Unusually, all the leaders (DuBrin, 2015) got involved in the unlawful activity of suggesting this unique form of ethical egoism. It was deduced from them that if these short-term compromises were made then it would broadcast in the long-term development of egotism within the organizational culture of the company which was certainly imitative of the ethical behavior of corporate culture (Fairhurst & Connaughton, 2014). The search for streamlined egotism has been taken at Enron to such an extent that the concept of negotiation even at the overhead of ethical considerations such as reliability has just become the nomenclature on how to perform the business ethically in a free market economy that is based on the capitals. For this type of business philosophy, the effect of validation of leadership was the progress of the vain corporate culture.

The obvious application of the framework of universal egoism has overthrown the organizational structure of Enron in maintaining their ethical principles or the reliability of the systems of accounting of the management like the Peer review committee. The theory of egotism and the compromise in ethics have resulted in providing the platform for the leaders and the employees of Enron to justify their behavior such as the policy of PRC which should not have been overlooked (Goleman, Boyatzis & McKee, 2013). Without the system being accountable honestly or without the practice of the ethical standards in place in the hierarchy of the leadership at Enron the members of the organization will fall prey to reinforcing the cultural mentality of serving their self-interest that is rationalized by their own at the outlay of the overall company’s health and its related shareholders.

Strategic Management – Sample

Theory and practice

In this part, the two leadership theories which specifically focus on describing the rise and fall of Enron firm are being discussed.  It will help explain how and why Enron has developed such a culture in the firm. The two theories are the transformational theory and the trait theory (Johnston & Marshall, 2016). Identifying the qualities that are responsible for making up the leadership approach has begun with the trait theory of leadership as this is one of the attempts first made by scholars of the 20th century.

This theory was initially named the Great Man theory because most of the studies focused on the common characteristics or qualities that have developed great leaders in the field of political, military, and social arenas (Northhouse, 2004, p. 15).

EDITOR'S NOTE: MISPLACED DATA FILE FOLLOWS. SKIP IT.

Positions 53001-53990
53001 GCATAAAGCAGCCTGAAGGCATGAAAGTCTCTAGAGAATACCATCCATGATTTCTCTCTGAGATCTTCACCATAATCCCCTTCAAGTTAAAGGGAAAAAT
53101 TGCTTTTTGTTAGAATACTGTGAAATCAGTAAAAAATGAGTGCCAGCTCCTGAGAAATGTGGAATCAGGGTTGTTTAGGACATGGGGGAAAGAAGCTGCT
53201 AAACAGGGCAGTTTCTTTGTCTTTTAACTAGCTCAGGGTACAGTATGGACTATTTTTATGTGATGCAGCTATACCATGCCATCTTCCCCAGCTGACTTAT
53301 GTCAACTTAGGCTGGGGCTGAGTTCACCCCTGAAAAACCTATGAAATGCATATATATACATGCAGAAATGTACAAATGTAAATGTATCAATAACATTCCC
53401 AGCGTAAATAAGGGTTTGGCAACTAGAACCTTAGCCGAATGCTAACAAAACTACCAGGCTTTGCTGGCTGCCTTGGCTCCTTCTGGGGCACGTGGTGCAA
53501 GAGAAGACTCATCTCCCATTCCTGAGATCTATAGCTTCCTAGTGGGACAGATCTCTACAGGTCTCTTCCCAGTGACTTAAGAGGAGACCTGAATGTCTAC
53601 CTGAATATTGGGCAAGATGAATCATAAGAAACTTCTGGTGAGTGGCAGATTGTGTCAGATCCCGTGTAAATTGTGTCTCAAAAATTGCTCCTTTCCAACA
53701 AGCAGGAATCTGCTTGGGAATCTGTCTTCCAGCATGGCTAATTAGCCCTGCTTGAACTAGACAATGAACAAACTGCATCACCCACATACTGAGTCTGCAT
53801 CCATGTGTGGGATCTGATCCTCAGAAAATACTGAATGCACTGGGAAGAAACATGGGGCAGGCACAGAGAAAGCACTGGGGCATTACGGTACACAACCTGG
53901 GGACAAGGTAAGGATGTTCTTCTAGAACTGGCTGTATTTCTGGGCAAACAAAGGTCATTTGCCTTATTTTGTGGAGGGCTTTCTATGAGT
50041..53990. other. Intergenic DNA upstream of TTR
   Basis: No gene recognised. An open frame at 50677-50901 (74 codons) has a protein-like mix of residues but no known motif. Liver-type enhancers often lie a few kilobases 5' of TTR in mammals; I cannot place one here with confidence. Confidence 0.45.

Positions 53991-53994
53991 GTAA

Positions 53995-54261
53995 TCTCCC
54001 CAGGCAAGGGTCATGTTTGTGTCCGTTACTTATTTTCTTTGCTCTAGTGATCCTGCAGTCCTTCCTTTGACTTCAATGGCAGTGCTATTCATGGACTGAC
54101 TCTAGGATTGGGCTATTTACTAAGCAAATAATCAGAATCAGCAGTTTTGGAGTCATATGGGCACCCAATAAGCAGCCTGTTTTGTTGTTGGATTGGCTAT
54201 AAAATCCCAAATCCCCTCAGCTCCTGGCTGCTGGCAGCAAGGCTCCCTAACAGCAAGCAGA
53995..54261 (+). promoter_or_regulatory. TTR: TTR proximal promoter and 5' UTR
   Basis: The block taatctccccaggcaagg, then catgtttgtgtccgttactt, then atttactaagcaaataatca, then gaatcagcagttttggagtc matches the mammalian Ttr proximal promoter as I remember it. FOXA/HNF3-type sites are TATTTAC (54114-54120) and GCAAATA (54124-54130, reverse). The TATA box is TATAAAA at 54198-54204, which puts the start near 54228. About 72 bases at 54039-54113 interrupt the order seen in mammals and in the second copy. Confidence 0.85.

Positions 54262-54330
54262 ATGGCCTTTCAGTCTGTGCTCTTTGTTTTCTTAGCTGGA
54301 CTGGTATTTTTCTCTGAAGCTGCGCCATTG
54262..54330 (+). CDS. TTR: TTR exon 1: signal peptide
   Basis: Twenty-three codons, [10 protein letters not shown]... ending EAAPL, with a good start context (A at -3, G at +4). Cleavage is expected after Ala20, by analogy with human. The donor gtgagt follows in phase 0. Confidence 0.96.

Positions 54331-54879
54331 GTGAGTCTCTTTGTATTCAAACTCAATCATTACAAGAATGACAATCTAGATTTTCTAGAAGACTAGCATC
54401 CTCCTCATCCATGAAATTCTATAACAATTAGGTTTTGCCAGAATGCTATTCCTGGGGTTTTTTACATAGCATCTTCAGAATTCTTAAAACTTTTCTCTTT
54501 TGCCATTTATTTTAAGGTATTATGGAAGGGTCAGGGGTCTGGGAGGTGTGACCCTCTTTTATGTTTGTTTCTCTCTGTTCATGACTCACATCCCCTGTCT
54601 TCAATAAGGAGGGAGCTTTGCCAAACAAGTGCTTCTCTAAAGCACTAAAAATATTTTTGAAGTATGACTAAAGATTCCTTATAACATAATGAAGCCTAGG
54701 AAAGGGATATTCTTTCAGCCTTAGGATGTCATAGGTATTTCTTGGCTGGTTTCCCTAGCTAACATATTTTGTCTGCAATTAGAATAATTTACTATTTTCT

However, Nahavandi the researcher and scholar by the middle of the 20th century has begun to question the universality of the traits of leadership. The situation that was found by Stogdill was based on the situations that were encountered by the followers and the leaders the leadership has been changing (Nahavandi, 2016).

In the model of leadership that was developed by Renz, the personal factors or the traits of leadership were involved with the social situations and the behaviors of group members for creating the budding sort of leadership that looks over the leadership that is socially constructed. The whole idea of the model is that leadership is not an inactive process rather, it’s an active one in which the group members and leaders are involved and work together in various situations (Renz, 2016).

While looking over the leadership that was developed at Enron one can notice the absence of the major trait such as integrity because of which the development of the culture in the organization has been impacted negatively. As per (Ward, 2016), integrity is considered to be a leadership trait that is important because of its involvement in the quality of developing honesty and trustworthiness. People who stick to the set of principles strongly will take responsibility for the actions taken in their exhibition of integrity; the confidence of others the integrity of the leaders.

Within the culture of Enron integrity was never a trait that was exhibited frequently by most of the executive leaders. For instance, Jeffrey Skilling was a leader who was confident, determined, and intelligent supremely. For providing the vision for the company his ability was by various accounts which are inspiring and amazing. The leadership style of Skilling was the one which exemplified and the creativity was encouraged along with taking the risks mainly since it was related to the increment in the profits and the share value of Enron (Tourish, 2014).